This’ll be short, because it’s a short story that’s left me, on the how-do-I-feel spectrum, adrift between puzzled and spitting mad, and I’m interested in opinions.
The other night, at our friends’ house for pizza, my friend, Sally, mentioned that her daughter, Phoebe, who is five, was just invited to one of her pals’ birthday parties. Because this little girl has an August birthday, I guess it’s been an issue — people out of town, parties hard to plan — and the girl apparently really wanted Phoebe to be there. So the girl’s mother texted Sally to let her know what the date would be, in advance of sending invitations. Sally checked her calendar and, noting that Phoebe was actually scheduled for an overnight at her grandmother’s, shifted things around and texted back that she would leave the party day free and clear.
And then the invitation arrives: The party will be held at one of those birthday-party places that have popped up in our area, where a gaggle of girls get manis and makeovers and come home sparkly and dolled up (the equivalent for little boys’ parties, I’ve found, is glow in the dark mini-golf, zombies optional where the boys come home with those rubber fingers with fake blood, or vampire teeth).
The kicker, though, was that the invitees are asked to Bring Your American Girl Doll!
Puzzled? Mad? Kind of both, and my friend feels the same, plus annoyed and betrayed and in a tough spot with Phoebe, who has many, many dolls, but not an American Girl doll.
You know the kind: They are expensive, and compel you to buy extras and tempt you go to the store (if you have on near you) for brunch and hair styling with your dolls.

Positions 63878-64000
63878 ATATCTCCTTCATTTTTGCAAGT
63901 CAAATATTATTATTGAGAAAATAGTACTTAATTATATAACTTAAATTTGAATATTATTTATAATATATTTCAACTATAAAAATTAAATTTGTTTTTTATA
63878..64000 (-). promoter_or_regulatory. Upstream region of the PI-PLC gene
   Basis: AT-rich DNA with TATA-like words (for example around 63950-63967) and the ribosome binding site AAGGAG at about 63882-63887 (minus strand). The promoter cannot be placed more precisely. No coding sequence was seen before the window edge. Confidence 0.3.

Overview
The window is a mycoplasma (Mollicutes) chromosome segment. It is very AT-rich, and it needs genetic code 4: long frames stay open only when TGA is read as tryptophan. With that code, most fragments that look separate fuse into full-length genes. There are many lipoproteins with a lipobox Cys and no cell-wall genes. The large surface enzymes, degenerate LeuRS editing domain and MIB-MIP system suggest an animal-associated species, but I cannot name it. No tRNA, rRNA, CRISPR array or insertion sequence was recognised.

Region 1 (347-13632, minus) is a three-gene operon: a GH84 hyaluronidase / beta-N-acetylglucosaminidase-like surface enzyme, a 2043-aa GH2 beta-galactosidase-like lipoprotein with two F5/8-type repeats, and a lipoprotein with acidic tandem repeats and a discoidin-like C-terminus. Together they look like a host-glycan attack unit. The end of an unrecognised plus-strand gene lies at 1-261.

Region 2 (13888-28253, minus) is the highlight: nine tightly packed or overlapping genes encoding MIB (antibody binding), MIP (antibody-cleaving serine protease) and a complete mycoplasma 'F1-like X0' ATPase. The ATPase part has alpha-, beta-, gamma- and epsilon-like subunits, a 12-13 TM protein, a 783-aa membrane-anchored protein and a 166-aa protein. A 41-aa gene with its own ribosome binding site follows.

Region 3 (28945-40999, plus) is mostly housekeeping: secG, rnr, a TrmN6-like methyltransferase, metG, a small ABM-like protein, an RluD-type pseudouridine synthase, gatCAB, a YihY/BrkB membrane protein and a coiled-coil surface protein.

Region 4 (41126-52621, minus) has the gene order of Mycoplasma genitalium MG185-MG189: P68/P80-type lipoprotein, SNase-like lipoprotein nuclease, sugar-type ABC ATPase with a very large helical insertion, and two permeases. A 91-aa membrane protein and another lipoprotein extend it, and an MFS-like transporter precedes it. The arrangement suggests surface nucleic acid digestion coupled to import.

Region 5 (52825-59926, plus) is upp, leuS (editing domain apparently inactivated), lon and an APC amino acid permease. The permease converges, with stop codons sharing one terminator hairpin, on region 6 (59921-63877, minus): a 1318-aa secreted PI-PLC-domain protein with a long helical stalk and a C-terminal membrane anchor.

I have nothing against American Girl dolls in principle. They each have a back-story and an accompanying book. I haven’t examined one closely in a while, but I was under the impression they’re well-made. Kind of keepsake-worthy. The kind of doll,had I had one when I was a girl, my grandmother might have whipped up some outfits for out of her fabric scraps (I had thebest dressed Barbies, ever. Mine had a gold lame gown and a mini-skirt and peasant blouse, plus a wedding gown and other assorted outfits that my friends’ dolls could only envy).
The point is not that I would have had one doll to treasure, while many of today’s American Girl devotees have several, amounting to a pretty hefty investment). The point is not even that it’s gotten to a (to me) ridiculous point where you have to reserve the expensive American Girl brunch at the store months in advance, and take out a small loan to pay for it.
The point is that now Phoebe has no AG doll to bring to the party. The point is Sally hasn’t felt compelled to buy her one (and has gone to lengths to stash unsolicited AG catalogs in the recycling before Phoebe can see them). The point is that the mother of the birthday girl checked that the day was free for Phoebe but didn’t mention the doll factor. The point is that had the invite arrived without the pre-text-invite, Sally could have said, “Oh, look — turns out you can’t go to so and so’s party after all, you’ll be at Grandma’s,” and problem solved.
So. What does she do now? What’s your take — party? No party? Send her with a different doll? Confront the other mother? Buy an AG doll and start that ball rolling?